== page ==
Next he says what we have already known, that Butler’s cop character Big Nick will be hunting O’Shea Jackson’s fugitive bandit Donnie in Europe, while Donnie will be involved in a diamond heist, although this is the first we have heard about him being involved with the “Pink Panther” mafia, which has got to be the least intimidating organized crime nickname since the “Breakfast at Tiffany’s” mafia. I guess this means the not-exactly-svelte Donnie will be shimmying through some more air ducts, so hopefully he’s laid off the fish and chips while in London.

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Gudegast also says there will be more than one twist this time, and that hopefully they will be very surprising. I’m guessing they won’t be, but I find it refreshing that – after acknowledging the first film’s Fort Knox-sized debt to “Heat” and “The Usual Suspects” – he has no hesitation about naming the movies he just watched on Netflix and which he will be stealing from for the sequel: “Gomorrah,” “Suburra,” “Sexy Beast,” and “Ronin.”

I also like that this procrastinating motherfucker hasn’t even written the script yet, but he already knows which European locales he wants to go drinking and whoring in with Gerard Butler on the studio dime: London, Belgium, Marseilles, Cote d’Azur, and Montenegro.

So Mike after reading this interview, are you even more excited about the obvious passion and creative vision that Gudegast has for continuing the rich and layered “Den of Thieves” mythology, which he wanted to do from the very beginning, although maybe not, but then because the studio wanted it after it made money, but he’s been working on it for years and he can’t wait to start filming, as soon as he gets around to filing his taxes, finally catching up on the last couple of seasons of “Nurse Jackie,” and then doing the easy part and actually writing the script?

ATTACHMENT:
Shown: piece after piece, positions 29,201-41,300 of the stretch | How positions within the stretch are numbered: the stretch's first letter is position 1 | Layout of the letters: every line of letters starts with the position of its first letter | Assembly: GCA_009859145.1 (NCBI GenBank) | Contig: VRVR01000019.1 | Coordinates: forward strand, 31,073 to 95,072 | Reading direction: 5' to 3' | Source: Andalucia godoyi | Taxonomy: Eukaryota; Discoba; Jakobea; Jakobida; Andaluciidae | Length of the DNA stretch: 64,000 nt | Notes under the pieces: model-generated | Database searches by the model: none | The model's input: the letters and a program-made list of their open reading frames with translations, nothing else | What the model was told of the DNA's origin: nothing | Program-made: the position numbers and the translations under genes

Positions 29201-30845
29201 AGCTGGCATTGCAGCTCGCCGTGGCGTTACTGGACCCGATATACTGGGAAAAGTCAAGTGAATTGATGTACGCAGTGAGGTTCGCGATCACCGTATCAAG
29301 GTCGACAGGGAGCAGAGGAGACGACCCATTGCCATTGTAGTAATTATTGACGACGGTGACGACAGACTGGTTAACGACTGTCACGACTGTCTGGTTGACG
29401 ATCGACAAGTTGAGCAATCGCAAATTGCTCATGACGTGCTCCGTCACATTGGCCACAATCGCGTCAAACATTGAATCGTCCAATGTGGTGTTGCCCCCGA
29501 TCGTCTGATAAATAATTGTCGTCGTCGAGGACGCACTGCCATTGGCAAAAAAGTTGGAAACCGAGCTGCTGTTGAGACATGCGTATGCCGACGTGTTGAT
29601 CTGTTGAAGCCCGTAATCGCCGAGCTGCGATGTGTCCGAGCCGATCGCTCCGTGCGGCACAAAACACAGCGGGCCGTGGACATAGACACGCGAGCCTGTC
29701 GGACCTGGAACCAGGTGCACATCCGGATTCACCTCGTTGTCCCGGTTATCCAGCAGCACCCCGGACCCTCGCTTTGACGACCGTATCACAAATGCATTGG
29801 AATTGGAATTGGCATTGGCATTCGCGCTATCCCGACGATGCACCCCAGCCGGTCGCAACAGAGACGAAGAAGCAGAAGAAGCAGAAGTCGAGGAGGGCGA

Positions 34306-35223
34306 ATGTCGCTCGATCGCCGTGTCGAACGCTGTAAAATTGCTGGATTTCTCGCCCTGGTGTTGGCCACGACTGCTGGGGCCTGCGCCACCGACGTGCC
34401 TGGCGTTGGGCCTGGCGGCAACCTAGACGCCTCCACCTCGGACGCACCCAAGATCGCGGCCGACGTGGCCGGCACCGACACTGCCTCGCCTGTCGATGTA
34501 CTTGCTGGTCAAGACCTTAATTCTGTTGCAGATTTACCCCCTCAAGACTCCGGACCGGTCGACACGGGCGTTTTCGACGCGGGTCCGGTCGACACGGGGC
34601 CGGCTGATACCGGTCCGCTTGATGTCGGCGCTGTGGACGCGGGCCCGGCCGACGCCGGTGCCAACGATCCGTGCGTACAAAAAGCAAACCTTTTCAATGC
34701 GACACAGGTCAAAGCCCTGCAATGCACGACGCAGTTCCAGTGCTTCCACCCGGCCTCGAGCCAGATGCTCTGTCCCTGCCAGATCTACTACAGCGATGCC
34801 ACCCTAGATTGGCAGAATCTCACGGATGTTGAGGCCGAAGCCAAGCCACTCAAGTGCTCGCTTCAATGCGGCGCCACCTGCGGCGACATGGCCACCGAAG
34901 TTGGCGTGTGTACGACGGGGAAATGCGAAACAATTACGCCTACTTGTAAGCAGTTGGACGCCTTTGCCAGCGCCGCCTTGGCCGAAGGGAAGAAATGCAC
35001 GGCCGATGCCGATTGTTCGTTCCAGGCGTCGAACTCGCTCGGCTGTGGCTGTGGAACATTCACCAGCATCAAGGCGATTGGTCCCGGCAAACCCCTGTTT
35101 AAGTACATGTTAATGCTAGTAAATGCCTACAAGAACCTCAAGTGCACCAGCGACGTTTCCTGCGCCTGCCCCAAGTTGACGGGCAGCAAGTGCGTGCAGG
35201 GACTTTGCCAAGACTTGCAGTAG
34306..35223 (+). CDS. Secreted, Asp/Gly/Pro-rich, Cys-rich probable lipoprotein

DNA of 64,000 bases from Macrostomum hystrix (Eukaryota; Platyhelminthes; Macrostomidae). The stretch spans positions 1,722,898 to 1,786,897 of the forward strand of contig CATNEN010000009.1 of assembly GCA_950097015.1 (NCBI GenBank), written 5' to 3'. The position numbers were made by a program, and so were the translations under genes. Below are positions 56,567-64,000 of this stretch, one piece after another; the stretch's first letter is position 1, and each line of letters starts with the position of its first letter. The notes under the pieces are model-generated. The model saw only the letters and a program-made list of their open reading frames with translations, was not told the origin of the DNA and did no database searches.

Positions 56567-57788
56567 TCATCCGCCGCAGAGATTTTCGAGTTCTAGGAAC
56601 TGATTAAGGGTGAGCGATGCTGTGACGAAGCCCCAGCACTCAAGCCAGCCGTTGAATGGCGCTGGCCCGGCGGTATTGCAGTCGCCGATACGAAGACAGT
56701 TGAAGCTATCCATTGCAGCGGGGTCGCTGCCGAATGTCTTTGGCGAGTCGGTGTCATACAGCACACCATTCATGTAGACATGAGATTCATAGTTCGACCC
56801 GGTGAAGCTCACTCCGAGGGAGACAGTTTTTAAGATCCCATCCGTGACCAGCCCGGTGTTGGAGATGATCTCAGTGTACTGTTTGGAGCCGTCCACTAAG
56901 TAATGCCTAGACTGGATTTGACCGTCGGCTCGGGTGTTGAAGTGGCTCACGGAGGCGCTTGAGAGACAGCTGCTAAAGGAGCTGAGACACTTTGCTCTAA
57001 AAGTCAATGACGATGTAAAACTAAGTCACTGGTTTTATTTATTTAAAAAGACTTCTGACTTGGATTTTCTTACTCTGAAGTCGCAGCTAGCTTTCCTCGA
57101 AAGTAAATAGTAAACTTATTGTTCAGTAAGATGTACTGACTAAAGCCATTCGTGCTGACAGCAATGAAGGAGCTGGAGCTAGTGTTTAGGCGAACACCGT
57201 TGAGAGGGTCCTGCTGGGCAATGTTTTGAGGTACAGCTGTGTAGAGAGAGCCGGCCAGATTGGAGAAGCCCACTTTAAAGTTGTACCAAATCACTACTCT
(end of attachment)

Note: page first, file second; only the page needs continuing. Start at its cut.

Either way, when the sequel finally makes the transition from Gudegast’s brain to the silver screen, am I coming to New York to see it, or are you coming to Austin?


Mike: Before I answer, let me just say that so much of this article is utter horseshit, especially this: “Like the first movie, which was inspired by a real life attempt to rob the Federal Reserve in Los Angeles, Den of Thieves 2 will be based on a true event.”